My name is Amanda Stansbury, and I am a researcher at the University of St Andrew’s Sea Mammal Research Unit. I study how animals perceive the world, such as how they use sound to send and receive information. Not only are animals able to use sounds, they are also able to learn new information from them. In order to better understand the seal’s communication abilities, I tested if a seal could learn to categorise sounds. This is especially interesting to compare the seal’s communication to other complex communication systems, like human language.

 

We live in a world full of information, where our senses provide us with lots of information about what is happening around us. To enable us to sort through large loads of sensory feedback, our minds use different strategies to organize and consolidate to allow us to quickly use new information. One way we do this is through classification and generalisation. Classification allows us to classify the things we perceive into a smaller number of categories (as dressers that help us organise a messy room), reducing the amount of information we have to process. Generalisation allows us to take new information and put it into these categories (as every pair of socks goes into the sock drawer regardless their colour or size). By using these strategies, we can quickly understand what is happening in the world around us; and organise the flood of information in our surroundings into a way that we can process.

Many animals also classify the things they perceive into categories. This also happens in vocal communication systems. For example, some species produce a specific predator alarm call to warn other animals of a specific threat. When an animal makes that specific alarm call, other animals will recognize it despite differences that occur. When we make a sound, it is never exactly the same. It may be louder or quieter, longer or shorter, or have different inflections and pitch. By using classification and generalization, we can recognize the sounds are still the same despite these differences.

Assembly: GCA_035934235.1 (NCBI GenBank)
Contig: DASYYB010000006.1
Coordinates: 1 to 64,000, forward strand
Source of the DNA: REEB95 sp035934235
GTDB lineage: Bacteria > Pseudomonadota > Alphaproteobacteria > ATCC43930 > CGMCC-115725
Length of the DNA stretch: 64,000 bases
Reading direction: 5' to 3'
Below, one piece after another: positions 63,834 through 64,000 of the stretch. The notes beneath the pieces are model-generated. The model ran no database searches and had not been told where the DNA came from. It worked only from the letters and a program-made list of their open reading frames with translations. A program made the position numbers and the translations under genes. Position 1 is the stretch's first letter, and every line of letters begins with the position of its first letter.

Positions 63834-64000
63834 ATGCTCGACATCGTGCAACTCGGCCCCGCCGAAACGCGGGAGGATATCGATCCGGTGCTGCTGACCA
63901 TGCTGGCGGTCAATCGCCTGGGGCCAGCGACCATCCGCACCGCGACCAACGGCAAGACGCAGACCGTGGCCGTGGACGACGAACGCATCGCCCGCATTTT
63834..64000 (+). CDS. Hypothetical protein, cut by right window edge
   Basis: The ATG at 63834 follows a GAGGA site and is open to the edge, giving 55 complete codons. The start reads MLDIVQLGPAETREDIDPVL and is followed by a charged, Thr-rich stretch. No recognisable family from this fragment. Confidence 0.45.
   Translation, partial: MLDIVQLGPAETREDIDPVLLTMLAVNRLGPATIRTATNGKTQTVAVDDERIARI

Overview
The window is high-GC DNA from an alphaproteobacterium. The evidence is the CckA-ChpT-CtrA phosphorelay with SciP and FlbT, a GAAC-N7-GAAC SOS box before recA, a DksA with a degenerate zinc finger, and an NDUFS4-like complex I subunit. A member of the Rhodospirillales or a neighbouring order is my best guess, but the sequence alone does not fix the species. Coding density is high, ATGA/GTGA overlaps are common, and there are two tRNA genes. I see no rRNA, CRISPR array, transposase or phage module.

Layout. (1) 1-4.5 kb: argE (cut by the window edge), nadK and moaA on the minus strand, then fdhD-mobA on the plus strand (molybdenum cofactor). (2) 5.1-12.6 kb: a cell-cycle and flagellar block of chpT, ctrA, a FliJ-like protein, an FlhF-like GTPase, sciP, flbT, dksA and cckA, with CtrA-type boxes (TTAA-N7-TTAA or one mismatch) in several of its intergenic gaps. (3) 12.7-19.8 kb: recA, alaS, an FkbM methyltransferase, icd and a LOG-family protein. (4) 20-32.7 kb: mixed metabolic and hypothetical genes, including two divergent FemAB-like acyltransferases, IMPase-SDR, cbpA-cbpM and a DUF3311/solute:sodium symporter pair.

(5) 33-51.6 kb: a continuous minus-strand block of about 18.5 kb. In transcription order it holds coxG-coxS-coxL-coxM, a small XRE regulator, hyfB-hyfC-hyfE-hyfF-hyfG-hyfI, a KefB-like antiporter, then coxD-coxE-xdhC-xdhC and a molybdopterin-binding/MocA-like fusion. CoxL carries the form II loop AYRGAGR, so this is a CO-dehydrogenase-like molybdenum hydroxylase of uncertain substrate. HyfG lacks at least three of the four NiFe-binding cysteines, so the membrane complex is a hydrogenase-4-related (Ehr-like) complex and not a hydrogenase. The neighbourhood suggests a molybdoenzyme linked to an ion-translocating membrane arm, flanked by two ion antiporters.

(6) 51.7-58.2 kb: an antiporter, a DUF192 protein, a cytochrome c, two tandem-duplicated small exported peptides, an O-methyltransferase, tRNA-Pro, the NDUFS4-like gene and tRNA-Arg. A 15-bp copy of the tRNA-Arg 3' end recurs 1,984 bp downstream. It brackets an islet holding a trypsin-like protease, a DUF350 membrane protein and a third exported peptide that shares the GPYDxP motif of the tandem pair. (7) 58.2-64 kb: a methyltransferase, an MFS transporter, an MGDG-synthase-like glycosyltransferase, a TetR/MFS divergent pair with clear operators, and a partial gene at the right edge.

I tested grey seals to see if they could classify the sounds they make into the same categories that humans perceive. Grey seals make lots of different sounds, including growls and moans. Growls are broadband noises, which sound kind of like a cat hissing. Moans are tonal noises, which sound kind of like a dog howling. Human listeners can easily classify the sounds grey seals make into these categories. I tested if a grey seal named “Zola” could do the same.

Zola was played recordings of her own growls and moans, as well as those from other seals she had never met. To check if she could classify the sounds, she had to respond with a matching call type. This meant that when I played her a growl, she was correct if she growled back. If I played her a moan, she was correct if she moaned back. Throughout testing, Zola was played 140 different sounds, recorded from three different seals, which she had not heard before. She responded correctly 90% of the time, showing that she could classify new calls into the right category.

Zola’s ability to classify calls by type is really interesting because it means that seals could potentially use this information for communication. Different call types could provide seals with different information. It also shows that seals have control over when they produce these call types, and use them in specific contexts. However, there is still a lot we don’t know. Even though seals are capable of categorization, they may not use the ability in their natural communication. And although Zola could classify calls as either growls or moans, maybe seals use a different classification system than humans do. Maybe the seals perceive multiple little categories of growls, where we only perceive one big category.

By studying animal cognition and communication abilities, we learn about our own abilities. Seals are capable of categorization and generalization of sounds, which are some of the basic skills needed to develop complex communication systems, like human language. While seals do not have communication comparable to language, they have some of the building blocks. By understanding the abilities of other animals, we gain a better understanding of ourselves.

If you want to find out more, here is the paper!

 

Contact the researcher

Amanda Stansbury, PhD

as252@st-andrews.ac.uk

 

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Contact the illustrator

Alina Loth, PhD candidate

al75@st-andrews.ac.uk